With some apprehension built up over more than 40 years, I brought the chocolate-colored coffee cup up to my lips and dove in – joining the 100 million Americans who grab a cup of Joe every day.
The first sip was like a jolt. The slightly bitter flavor of the coffee blending with the milk in my latte wasn’t what I expected. (For some reason I was hoping for melted coffee ice cream flavor.) But within seconds, I felt a surge in energy, that jolt of adrenalin coffee drinkers live for.
For the next few seconds, I felt like I could wrestle with a gunman on top of a moving train ala Daniel Craig in “Skyfall.” Then the rush subsided to the calm of the drinking experience as I sipped my latte to the final drop.
Coffee cherry popped
I may seem like an anomaly, but I resisted drinking coffee since I stole a sip at age 7 from my father’s breakfast cup of instant Taster’s Choice. The bitter flavor turned me off coffee, and as an adult I decided I didn’t need that extra boost of caffeine.
A true tea lover, I did feel like I missed out on the coffee culture of cafes and wi-fi. While others got their half-soy, cinnamon-flavored macchiato, I settled for whatever generic brand tea bags a café offered instead. While I enjoyed the aroma of coffee – and love all coffee-related desserts – I avoided the real black juice.
But you see, 2013 is a significant year for me. I’m celebrating a milestone birthday, and so I’ve fallen into the cliché of a man chasing backwards the many things that I haven’t done in life and needed to do now as I live the “if not now, then when?” mantra.
Why Sightglass Coffee Bar & Roastery?
San Francisco is enjoying a boon in small-batch, artisan coffee roasters. So how did I end up at Sightglass, the latest independent coffee company from brothers Jerad and Justin Morrison?
I had bought some Sightglass coffee beans late last year as a gift for my brother-in-law, who is a regular coffee drinker. Walking into the Sightglass Coffee Bar in SOMA, I enjoyed the industrial vibe brightened by natural light.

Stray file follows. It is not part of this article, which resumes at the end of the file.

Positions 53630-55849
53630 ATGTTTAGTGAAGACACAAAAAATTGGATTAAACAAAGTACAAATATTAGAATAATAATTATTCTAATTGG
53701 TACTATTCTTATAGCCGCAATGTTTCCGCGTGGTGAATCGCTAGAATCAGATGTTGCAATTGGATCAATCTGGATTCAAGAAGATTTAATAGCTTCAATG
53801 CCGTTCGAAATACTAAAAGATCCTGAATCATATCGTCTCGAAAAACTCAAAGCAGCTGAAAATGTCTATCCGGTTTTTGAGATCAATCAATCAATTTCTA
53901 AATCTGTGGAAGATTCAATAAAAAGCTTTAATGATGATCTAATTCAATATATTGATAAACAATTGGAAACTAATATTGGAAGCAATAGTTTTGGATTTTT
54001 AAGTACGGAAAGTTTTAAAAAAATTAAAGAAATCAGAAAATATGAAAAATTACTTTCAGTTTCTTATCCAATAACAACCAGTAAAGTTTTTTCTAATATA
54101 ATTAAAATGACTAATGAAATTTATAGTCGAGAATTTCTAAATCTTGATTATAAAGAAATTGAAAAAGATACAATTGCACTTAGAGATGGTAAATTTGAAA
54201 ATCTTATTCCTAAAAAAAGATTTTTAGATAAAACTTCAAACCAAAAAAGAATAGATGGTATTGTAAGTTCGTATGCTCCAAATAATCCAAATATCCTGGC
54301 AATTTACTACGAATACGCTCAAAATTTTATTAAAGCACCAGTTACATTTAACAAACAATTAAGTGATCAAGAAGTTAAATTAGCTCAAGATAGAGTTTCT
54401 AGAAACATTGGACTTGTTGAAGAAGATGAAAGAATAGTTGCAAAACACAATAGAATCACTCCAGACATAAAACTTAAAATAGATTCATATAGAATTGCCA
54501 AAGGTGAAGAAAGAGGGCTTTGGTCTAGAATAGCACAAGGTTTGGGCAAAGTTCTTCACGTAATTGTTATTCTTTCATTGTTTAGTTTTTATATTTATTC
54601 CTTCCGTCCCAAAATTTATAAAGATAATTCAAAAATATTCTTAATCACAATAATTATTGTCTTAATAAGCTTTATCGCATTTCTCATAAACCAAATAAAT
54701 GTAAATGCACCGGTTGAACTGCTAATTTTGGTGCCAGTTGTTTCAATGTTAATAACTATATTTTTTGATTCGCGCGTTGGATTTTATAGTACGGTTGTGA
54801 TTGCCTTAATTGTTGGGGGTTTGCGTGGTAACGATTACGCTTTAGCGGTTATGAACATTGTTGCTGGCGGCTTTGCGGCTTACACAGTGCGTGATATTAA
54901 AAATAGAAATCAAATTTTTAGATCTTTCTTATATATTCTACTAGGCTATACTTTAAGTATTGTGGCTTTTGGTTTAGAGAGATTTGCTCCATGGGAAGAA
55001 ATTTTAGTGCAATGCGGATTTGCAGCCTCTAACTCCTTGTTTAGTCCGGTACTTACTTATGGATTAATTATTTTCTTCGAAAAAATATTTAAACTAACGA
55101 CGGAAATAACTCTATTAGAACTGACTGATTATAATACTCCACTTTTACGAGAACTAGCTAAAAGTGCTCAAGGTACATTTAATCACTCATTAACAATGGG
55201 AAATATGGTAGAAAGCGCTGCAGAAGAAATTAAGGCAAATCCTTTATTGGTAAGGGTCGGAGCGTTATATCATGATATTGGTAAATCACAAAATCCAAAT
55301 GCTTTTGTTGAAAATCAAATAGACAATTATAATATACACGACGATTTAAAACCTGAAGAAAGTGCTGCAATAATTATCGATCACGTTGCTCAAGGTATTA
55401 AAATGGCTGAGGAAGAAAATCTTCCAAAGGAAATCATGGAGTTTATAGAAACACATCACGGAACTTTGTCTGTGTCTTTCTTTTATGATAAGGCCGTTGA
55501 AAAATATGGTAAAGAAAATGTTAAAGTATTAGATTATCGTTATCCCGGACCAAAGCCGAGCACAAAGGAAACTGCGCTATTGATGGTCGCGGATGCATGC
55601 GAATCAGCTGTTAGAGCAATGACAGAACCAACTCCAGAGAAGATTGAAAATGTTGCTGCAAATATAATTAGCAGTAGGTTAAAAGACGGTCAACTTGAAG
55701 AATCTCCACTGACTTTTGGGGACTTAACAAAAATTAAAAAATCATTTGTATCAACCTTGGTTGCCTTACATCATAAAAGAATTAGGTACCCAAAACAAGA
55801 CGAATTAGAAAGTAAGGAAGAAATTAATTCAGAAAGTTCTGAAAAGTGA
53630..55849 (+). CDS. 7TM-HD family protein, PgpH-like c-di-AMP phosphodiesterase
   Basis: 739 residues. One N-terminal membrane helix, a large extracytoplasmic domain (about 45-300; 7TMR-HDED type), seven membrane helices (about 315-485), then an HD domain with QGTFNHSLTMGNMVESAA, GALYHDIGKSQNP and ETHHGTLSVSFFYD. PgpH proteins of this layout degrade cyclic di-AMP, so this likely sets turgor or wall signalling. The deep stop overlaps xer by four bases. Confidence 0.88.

The coffee bar, which opened last year, is your typical hipster hangout, with young couples dressed in street-smart style. The spacious coffee bar features a 1961 Probat roaster from Germany in the front, surrounded by a curving bar.
So I decided this would be the perfect setting for my first cup of coffee. The coffee menu features cups made from Sightglass’ Owl’s Howl espresso beans, and customers can pair their coffee with pastries and baked goods from Piccino. I ordered a latte because I knew I needed something to soften the bitterness of coffee, plus I wanted to see that pretty swirl my barista would undoubtedly make on top.
Not quite hooked
Even though drinking the latte wasn’t as bad as I thought it might be (I did have to add a tablespoon of sugar) and a poppy seed muffin did help, I can’t say I’ve converted to a regular coffee drinker. I may try other coffee here and there (what exactly is a cappuccino?), but I still enjoy the nuanced flavors of tea and will probably continue to find my coffee fix in ice cream and cakes.
Sightglass Coffee Bar & Roastery, 270 Seventh St. (at Folsom), San Francisco. PH: 415.861.1313. Open Mon.–Sat., 7 a.m.–7 p.m.; and Sun., 8 a.m.–7 p.m. sightglasscoffee.com
While I didn’t totally fall in love with coffee drinking, I did love the Sightglass Coffee Bar space. So much so that I snapped a few pictures of the space in between sips, and created this latest slideshow below. As always, you can find this and other slideshows in my Exhibits section.
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